The scheme to upgrade the Bell Common Tunnel on the M25 in Essex was officially opened at the beginning of March.

The £91M (US$137.2M) project was completed two months ahead of schedule and was opened by Transport Minister Chris Mole.

The project forms part of a major government investment to improve journey time reliability and safety on Europe’s busiest motorway. The work included resurfacing the carriageway through the 515m long tunnel and installing improved lighting and ventilation. Fire safety systems were also replaced, as well as CCTV cameras installed to help traffic officers spot and take care of incidents in the tunnel more quickly.

Chris Mole said at the opening, “I am delighted that this major upgrade has been delivered two months early. The 120,000 motorists and hauliers who use this busy part of the M25 every day will all benefit from the upgrade which brings the tunnel, opened in 1983, up to the highest safety standards.”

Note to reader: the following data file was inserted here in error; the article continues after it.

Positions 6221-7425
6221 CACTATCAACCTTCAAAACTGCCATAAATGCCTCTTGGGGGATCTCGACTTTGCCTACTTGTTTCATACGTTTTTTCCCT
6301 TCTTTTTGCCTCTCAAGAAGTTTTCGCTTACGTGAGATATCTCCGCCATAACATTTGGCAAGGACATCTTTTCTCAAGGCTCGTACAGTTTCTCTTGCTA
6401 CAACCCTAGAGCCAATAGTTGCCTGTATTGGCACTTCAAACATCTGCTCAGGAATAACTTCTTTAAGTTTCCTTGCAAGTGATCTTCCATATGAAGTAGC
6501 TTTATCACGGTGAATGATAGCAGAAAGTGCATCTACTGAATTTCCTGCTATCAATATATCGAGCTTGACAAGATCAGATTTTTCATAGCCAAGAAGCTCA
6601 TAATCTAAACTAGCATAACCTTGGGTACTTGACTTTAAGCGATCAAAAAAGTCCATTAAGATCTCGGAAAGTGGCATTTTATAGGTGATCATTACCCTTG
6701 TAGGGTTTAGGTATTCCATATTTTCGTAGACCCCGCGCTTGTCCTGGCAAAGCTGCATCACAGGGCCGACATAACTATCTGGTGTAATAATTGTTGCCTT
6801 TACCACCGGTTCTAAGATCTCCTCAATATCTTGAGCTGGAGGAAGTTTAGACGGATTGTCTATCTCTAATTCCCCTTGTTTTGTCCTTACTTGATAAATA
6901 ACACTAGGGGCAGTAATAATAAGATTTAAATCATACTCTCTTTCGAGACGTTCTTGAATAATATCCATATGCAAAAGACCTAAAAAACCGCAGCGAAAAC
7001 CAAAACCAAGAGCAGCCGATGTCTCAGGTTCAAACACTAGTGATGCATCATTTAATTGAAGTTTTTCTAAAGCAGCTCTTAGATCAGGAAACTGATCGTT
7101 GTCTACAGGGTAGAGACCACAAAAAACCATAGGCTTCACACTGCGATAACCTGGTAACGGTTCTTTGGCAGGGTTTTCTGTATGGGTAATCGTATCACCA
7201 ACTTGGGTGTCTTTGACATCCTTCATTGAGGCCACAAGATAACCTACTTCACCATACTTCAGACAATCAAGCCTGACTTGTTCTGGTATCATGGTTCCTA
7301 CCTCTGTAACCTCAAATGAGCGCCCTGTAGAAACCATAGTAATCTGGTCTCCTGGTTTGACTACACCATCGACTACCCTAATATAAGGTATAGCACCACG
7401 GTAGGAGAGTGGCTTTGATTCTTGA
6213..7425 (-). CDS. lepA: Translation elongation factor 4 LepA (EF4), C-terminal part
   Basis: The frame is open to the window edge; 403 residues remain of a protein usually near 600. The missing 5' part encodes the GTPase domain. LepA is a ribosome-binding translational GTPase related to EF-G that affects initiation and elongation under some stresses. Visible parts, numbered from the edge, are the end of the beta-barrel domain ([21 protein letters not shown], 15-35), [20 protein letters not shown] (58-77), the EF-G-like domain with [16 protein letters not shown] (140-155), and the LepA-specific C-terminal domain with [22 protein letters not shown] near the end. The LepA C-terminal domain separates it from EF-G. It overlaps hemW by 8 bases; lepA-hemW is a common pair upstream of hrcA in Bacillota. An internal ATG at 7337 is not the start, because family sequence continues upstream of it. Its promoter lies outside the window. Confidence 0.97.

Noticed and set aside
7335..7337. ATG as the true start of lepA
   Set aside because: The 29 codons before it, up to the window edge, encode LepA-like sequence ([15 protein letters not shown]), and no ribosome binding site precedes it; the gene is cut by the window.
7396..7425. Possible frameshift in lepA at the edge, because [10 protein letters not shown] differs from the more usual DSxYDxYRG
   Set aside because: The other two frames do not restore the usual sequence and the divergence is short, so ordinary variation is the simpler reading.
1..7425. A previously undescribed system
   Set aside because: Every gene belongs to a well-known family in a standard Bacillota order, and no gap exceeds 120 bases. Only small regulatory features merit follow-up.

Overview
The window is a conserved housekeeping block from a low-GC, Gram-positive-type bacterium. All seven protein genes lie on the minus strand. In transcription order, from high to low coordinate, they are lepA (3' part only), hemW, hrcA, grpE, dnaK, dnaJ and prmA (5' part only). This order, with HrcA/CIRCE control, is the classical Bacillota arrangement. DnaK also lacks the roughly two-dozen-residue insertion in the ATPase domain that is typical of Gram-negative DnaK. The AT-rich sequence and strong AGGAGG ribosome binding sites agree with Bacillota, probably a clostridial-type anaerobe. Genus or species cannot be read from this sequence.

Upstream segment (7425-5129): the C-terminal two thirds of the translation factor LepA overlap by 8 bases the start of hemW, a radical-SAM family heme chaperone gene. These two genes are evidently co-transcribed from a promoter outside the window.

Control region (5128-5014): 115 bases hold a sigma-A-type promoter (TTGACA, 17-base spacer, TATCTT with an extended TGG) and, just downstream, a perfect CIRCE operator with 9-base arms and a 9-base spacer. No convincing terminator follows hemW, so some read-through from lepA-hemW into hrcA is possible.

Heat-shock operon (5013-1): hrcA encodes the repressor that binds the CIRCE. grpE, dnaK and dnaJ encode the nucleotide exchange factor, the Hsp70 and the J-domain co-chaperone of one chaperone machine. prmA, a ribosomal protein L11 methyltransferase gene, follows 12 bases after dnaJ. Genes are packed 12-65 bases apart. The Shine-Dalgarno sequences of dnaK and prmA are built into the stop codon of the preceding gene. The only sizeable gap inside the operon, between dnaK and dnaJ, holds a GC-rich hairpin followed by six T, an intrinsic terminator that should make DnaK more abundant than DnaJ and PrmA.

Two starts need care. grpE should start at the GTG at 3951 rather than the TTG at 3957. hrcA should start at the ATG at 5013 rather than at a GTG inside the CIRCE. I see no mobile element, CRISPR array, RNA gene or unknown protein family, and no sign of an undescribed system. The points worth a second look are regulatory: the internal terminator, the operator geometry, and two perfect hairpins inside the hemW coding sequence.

“The work is part of a major package of improvements to deliver improved journey time reliability and safety on the M25 as a whole. The Holmesdale Tunnel at junction 25, west of Bell Common, has already been upgraded and the two busiest sections of the M25, between junctions 16 and 23 and 27 and 30, are currently being widened to increase capacity. We also plan to open up the hard shoulder as a traffic lane at peak times between junctions 5 and 7 and from 23 to 27,” Mole added.

Director of Major Projects South for the Highways Agency Peter Adams, said:

“Completing the work at Bell Common Tunnel whilst maintaining three lanes of M25 traffic in both directions was a major challenge. Much of the refurbishment was done at night when traffic flows were at their lowest.”

Chris Mole officially opened the tunnel at a ceremony on the top of the tunnel, between junctions 26 and 27 of the M25 near Epping. The work began in October 2008.